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Lydia, a medical student, was 25 when she was told she had HPV and low grade cell changes after her first smear test. She shares the conversations she had with her partner about HPV and her feelings about having had it.
I had the HPV vaccine in 2009 when I was 14. I remember my Dad was hesitant about me getting the vaccine and said I shouldn’t need it if I wasn’t planning to ‘sleep around’. I went for my first smear test as soon as I was invited (24 and a half) in January 2020 and it went very smoothly. Quick and painless, I was very surprised how easy it was.
I assumed my results would be normal as I had only had two sexual partners my whole life, one being a new relationship. Plus, I was young so I thought that it had to be normal?
My results letter came through while I was packing to go away with my new partner to meet his family for the first time. My friend was with me and she opened it because I was so certain it would be fine. Then I heard her say “oh… I think you need to read this.” I read that I had HPV and cell changes, along with an appointment for colposcopy. It was a massive shock and I broke down.
I had a pretty good knowledge surrounding HPV. I used to work on a gynaecology ward and I’m now a medical student. During my studies, I actually found there to be plenty of HPV misinformation in what we learned. In sexual health teaching we were taught that if you got certain HPV strains (wart causing strains), you have it for life. That’s just not true. I challenged the lecturer on this but lots of people wouldn’t have had the knowledge to do that. We need better awareness of the facts about HPV and it starts with future doctors.
I was definitely concerned about having HPV. I fixated on it, and wanted to know everything - what type did I have? Who did I get it from? When did I get it? Will I put my partner at risk? What does it mean for me and the future?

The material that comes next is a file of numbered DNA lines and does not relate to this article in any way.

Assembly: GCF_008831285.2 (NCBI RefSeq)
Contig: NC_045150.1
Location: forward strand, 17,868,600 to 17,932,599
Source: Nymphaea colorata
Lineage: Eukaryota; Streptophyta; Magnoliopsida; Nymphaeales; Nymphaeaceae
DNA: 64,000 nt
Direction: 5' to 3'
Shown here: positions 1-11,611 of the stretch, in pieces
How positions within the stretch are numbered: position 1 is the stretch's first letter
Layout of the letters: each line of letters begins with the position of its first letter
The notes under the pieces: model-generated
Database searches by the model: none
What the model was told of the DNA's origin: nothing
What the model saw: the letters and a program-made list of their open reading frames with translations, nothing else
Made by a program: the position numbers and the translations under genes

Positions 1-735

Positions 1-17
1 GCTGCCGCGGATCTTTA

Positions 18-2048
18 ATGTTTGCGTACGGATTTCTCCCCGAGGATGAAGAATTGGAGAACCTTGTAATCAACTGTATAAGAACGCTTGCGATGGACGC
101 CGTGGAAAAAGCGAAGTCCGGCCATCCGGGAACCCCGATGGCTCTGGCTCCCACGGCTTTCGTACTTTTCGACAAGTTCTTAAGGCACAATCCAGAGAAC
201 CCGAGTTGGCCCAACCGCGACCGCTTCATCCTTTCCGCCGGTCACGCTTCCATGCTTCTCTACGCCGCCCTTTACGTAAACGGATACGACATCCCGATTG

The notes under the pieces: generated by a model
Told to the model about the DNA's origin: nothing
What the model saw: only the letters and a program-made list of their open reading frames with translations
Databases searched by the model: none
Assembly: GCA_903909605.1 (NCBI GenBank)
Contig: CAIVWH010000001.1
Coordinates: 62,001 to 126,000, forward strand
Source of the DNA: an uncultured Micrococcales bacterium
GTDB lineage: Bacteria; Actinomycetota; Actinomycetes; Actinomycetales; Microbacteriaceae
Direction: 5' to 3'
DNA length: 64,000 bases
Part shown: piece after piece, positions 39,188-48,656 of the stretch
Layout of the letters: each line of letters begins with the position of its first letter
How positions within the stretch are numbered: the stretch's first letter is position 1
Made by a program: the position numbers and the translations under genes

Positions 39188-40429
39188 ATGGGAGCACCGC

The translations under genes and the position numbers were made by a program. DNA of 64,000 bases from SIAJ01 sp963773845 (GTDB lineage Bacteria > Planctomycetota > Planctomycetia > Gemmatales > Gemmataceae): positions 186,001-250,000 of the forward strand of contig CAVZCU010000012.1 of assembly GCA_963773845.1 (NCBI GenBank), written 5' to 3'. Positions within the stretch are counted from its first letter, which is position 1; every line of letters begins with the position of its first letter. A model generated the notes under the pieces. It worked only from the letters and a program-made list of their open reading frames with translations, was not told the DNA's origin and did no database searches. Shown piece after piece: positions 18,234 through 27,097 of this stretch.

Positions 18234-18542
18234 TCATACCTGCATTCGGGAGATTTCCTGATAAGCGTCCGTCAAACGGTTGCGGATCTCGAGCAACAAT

I smoked at the time, so I thought I could have had it for a while. You do feel like it’s your fault and I can’t deny it had a big impact on my mental health. I felt very emotional and, even though I know the science and the facts, you can’t help but blame yourself. The stigma surrounding HPV and its links to promiscuity play into this. It just all felt a bit gross, like this diagnosis made me ‘dirty’.
Going to these appointments is not pleasant and I didn’t enjoy being on the other side. Even though everything was technically fine as far as I knew (I only had low grade cell changes), I still couldn’t stop worrying that maybe I could be a 25 year old with cervical cancer. It was hard to get my head around.
Talking to my partner was difficult. I was the first of my friends to have a smear and I felt embarrassed to ask their advice because that meant I’d have to tell them I had HPV. I felt quite isolated and, of the few I did speak to, I got differing opinions on whether or not I needed to tell him, as there was nothing I or him could do about having HPV anyway. I decided I couldn’t keep it from my partner and I wanted his support through whatever was to come next. I drove to his house with my results letter. I quickly became emotional but we managed to have a conversation about it through the tears. Thankfully, he was really understanding and was only concerned about my health. He refused all of my attempted apologies. I think the stigma and the shame started to lessen by the minute after our conversation. I felt so relieved to have shared it with him.
We had the leaflet that came with my results with us which really helped, as it answered many of our questions and that piece of paper weirdly made me feel less alone whilst sharing the information with him. Certain parts of it reassured us more than others; for example, you can’t tell who gave it to you and also that HPV is not an STI. I still think the leaflet could be better and break through the shame we often carry with finding out we have HPV - a friend of mine who got the same leaflet still had many questions. I think it should include things like people who haven’t had sex can get HPV and that you can’t stop it with condoms, to really emphasise it’s no one’s fault and we can’t really do anything to prevent it.
I attended my colposcopy and didn't require treatment. The staff were so nice, and I didn’t feel awkward about it at all. The nurse said my cervix looked healthy and normal but said to attend another smear test in a year. I was glad to not need a biopsy or treatment but I also felt reassured that I didn’t have to wait three years for my next test. I stopped smoking and tried to look at it positively. I actually looked forward to my next smear. I knew I’d be checked up on soon and saw the year as the time and opportunity my body needed to clear the virus.
I had my repeat smear test, this time during the pandemic, at the beginning of 2021 and the results were fine. I was HPV negative. Despite this, I will never forget that I once had HPV. I know that it’s something I might get again. It’s something I’m learning not to be ashamed of and I’m almost there. I wish it wasn't seen as such a dirty word.